Definitions

from The American Heritage® Dictionary of the English Language, 4th Edition

  • n. An outline or a summary of the main points of a text, lecture, or course of study.
  • n. Law A short statement preceding a report on an adjudged case and containing a summary of the court's rulings on each point involved.

from Wiktionary, Creative Commons Attribution/Share-Alike License

  • n. A summary of topics which will be covered during an academic course, or a text or lecture.

from the GNU version of the Collaborative International Dictionary of English

  • n. A compendium containing the heads of a discourse, and the like; an abstract.
  • n. The headnote of a reported case; the brief statement of the points of law determined prefixed to a reported case. The opinion controls the syllabus, the latter being merely explanatory of the former.

from The Century Dictionary and Cyclopedia

  • n. A compendium containing the heads of a discourse, the main propositions of a course of lectures, etc.; an abstract; a table of statements contained in any writing, of a scheme of lessons, or the like.
  • n. In the Roman Catholic Church, a summary statement and enumeration of the points decided by an act or decree of ecclesiastical authority; specifically, a catalogue formulating eighty heresies condemned by Pope Pius IX. in 1864, annexed to the encyclical letter Quanta Cura. See the quotation.
  • n. Synonyms Compendium, Epitome. See abridgment.

from WordNet 3.0 Copyright 2006 by Princeton University. All rights reserved.

  • n. an integrated course of academic studies

Etymologies

Medieval Latin, probably alteration (influenced by Greek sullambanein, to put together) of Latin sillybus, parchment label, from Greek sillubos.
(American Heritage® Dictionary of the English Language, Fourth Edition)
From Late Latin syllabus ("list"), a misreading of sittybis or sillybis (ablative plural) in a 1470s edition of Cicero's "Ad Atticum" iv.5 and 8. This misprint of sittybis or sillybis as syllabis was later wrongly related to the Greek noun συλλαβή "syllable", but is actually from Ancient Greek σιττύβα (sittyba, "parchment label, table of contents") of unknown origin.[2] (Wiktionary)

Examples

  • And it may sound like an easy-A elective, but the syllabus is actually pretty rigorous.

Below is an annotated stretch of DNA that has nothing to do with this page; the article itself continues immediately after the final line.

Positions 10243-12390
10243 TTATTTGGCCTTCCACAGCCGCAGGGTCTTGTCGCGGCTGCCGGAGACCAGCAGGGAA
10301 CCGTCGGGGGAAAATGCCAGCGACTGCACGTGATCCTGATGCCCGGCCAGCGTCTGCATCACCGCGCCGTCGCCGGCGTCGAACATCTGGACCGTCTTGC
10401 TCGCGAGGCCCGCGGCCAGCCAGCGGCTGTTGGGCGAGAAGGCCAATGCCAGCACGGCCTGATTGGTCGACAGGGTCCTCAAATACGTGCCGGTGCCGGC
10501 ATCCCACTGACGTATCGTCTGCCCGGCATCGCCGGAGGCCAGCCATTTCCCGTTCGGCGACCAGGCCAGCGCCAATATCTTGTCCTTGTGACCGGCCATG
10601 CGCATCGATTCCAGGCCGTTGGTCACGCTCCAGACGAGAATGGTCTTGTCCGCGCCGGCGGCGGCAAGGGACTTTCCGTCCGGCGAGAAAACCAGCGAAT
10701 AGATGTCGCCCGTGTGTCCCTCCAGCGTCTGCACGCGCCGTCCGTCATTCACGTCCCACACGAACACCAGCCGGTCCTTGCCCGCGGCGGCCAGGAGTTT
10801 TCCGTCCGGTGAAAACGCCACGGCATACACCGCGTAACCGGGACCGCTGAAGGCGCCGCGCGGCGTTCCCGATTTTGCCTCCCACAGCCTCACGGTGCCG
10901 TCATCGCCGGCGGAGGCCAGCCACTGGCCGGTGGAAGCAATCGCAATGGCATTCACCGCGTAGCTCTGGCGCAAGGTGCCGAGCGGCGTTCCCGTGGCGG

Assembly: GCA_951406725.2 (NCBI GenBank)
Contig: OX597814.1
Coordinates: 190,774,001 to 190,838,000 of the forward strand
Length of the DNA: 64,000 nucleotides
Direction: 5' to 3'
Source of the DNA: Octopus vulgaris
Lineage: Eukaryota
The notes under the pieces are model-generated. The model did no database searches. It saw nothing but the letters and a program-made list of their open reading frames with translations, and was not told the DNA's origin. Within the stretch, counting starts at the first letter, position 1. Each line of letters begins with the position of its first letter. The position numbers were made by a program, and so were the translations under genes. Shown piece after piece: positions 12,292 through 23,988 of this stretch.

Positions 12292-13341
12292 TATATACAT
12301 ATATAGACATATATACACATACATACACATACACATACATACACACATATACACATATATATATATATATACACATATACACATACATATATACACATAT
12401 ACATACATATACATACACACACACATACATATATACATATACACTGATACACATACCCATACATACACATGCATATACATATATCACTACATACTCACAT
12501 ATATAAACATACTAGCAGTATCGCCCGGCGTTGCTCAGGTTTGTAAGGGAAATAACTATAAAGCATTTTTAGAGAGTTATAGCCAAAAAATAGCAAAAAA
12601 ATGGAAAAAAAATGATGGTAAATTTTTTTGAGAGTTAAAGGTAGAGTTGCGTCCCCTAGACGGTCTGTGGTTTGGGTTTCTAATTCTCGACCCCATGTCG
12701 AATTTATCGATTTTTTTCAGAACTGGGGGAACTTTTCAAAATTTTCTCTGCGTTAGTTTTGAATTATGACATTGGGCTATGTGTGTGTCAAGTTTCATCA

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  • Another issue I have with my syllabus is the fact that I've already changed an assignment due date once and am thinking of changing it again (all for good reasons), and I'm worried the students will think I'm a flake.

    Archive 2006-09-01

  • In British English, syllabus is often associated with particular subjects (language, mathematics, sciences) whereas curriculum collocates with national, core … and hidden (more on that one later).

    June « 2010 « An A-Z of ELT

  • The syllabus is one aspect of this but curriculum is so so much more.

    C is for Curriculum « An A-Z of ELT

  • A structural syllabus is a form-based syllabus, organized primarily according to criteria of structural complexity.

    March « 2010 « An A-Z of ELT

  • The goal we found out is to translate a fancy routine story into a simple routine with the same story in syllabus steps.

    Collegiate Ballroom Workshop

  • The syllabus from the 1994 “Current Issues in Racism and the Law” course is particularly instructive.

    Inside Professor Obama’s Classroom - The Caucus Blog - NYTimes.com

  • Someone left a link in a comment to a site that explores the complicated issue of the origin of the word syllabus and the related issue of what its plural form should be.

    Archive 2009-08-01

  • My syllabus is at the printers (I've only caught one error so far); my first lecture is mostly written; the blackboard site for the class has some rudimentary information.

    Archive 2007-08-01

  • The traditional way for the other book stores in town to find out what's on Dr. Who's syllabus is to send someone into the competitor's store to copy down all the ISBNs for the required reading in his course.

    I used to spend a lot of money

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